Specimen Preparation and Testing Methods 19 Î², Î³ are shape parameters. The temperature dependency of the modulus is incorporated in the reduced time parameter tR: t t a TR ( )= (3) in which t is the actual loading time, a(T) is the shift factor as a function of temperature, and T is temperature. A simple quadratic polynomial is used to fit the temperature shift factors: a T aT b cT( ) = + +log (4)2 in which a, b, and c are the polynomial constants. Figure 11 shows an example of a master curve. 3.4 RLPD Testing The rutting susceptibility of the recycled mixtures was assessed in accordance with AASHTO TP 79. Modifications to the test included using a lower test temperature (45Â°C) and the same small-scale cylindrical specimen geometry as used for the dynamic modulus testing. A repeated deviator stress of 482.6 kPa was applied at a constant confining stress of 68.9 kPa. The test temperature was determined following the procedure developed in NCHRP Project 9-30A (Von Quintus et al. 2012). As a check, LTPPBind software was used to predict the average high pavement temperatures for selected stations in the eastern United States (ranging from Tampa, Florida, to Caribou, Maine). These predicted temperatures were found to range from approxi- mately 34Â°C to 56Â°C at depths of 100 mm and 150 mm. The depths of 100 mm and 150 mm were chosen as typical depths of the recycled layer for high volume pavement structures. Given the limited number of cores from each project and because the RLPD test specimens were not reusable, multiple test temperatures were not attempted. The RLPD test results were analyzed following the procedures developed in NCHRP Proj- ect 9-30A (Von Quintus et al. 2012). A power-law function was used to characterize the second- ary stage of the permanent deformation behavior as follows: ANp BÎµ = (5) Figure 11. Sigmoidal master curve function (Pellinen et al. 2004).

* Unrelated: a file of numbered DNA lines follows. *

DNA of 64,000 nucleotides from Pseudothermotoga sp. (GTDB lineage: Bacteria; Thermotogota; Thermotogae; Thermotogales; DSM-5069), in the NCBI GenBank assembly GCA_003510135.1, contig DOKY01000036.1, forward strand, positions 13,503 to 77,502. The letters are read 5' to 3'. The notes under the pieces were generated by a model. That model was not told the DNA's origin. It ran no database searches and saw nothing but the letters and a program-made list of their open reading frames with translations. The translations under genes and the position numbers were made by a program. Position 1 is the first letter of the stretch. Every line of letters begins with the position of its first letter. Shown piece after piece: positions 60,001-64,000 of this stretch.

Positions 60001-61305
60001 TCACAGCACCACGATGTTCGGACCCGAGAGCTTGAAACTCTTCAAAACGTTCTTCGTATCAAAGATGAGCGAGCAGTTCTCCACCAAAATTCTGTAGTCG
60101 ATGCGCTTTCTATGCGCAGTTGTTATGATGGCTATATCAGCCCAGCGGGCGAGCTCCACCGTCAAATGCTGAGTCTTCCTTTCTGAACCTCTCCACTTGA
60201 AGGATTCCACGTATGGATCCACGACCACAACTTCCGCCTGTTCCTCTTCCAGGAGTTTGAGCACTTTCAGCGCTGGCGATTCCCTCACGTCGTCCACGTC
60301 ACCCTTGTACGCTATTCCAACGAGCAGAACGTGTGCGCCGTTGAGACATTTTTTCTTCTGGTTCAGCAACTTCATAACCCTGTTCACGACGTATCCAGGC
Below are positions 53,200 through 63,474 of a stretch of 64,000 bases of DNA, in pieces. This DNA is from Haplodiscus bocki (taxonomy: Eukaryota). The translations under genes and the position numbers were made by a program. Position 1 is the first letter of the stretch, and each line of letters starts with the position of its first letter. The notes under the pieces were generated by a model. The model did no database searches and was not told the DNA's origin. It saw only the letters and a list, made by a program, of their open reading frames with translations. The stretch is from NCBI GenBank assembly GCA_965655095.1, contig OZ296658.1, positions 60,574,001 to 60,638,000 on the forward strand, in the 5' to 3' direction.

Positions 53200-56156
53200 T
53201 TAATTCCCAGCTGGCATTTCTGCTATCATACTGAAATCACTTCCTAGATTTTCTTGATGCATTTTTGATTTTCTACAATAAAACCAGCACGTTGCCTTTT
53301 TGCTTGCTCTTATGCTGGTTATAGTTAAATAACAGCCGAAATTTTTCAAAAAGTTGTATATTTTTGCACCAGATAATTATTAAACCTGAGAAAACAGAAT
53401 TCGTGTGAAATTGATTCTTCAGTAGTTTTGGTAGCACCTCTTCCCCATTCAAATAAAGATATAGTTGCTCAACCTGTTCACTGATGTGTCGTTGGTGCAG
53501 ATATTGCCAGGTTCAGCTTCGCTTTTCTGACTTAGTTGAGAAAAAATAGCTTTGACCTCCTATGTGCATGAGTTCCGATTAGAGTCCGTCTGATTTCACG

20 Material Properties of Cold In-Place Recycled and Full-Depth Reclamation Asphalt Concrete in which ep is the permanent strain, N is the number of cycles applied, A is the regression con- stant representing the intercept in log-log space, and B is the regression constant representing the slope of the line in log-log space. This analysis methodology is particularly appropriate when testing mixtures in a confined state that tend not to reach tertiary flow. The power-law equation was regressed starting at 2,000 cycles, as recommended by Khosravifar et al. (2015), and continued through 10,000 cycles with the exception of five specimens for which there was a plastic failure before 10,000 cycles. In the case of a plastic failure before 10,000 cycles, the range of regressed equation was limited to between 2,000 cycles and the point at which the plastic failure occurred. In all cases, the coefficient of determination (R2) was above 0.99.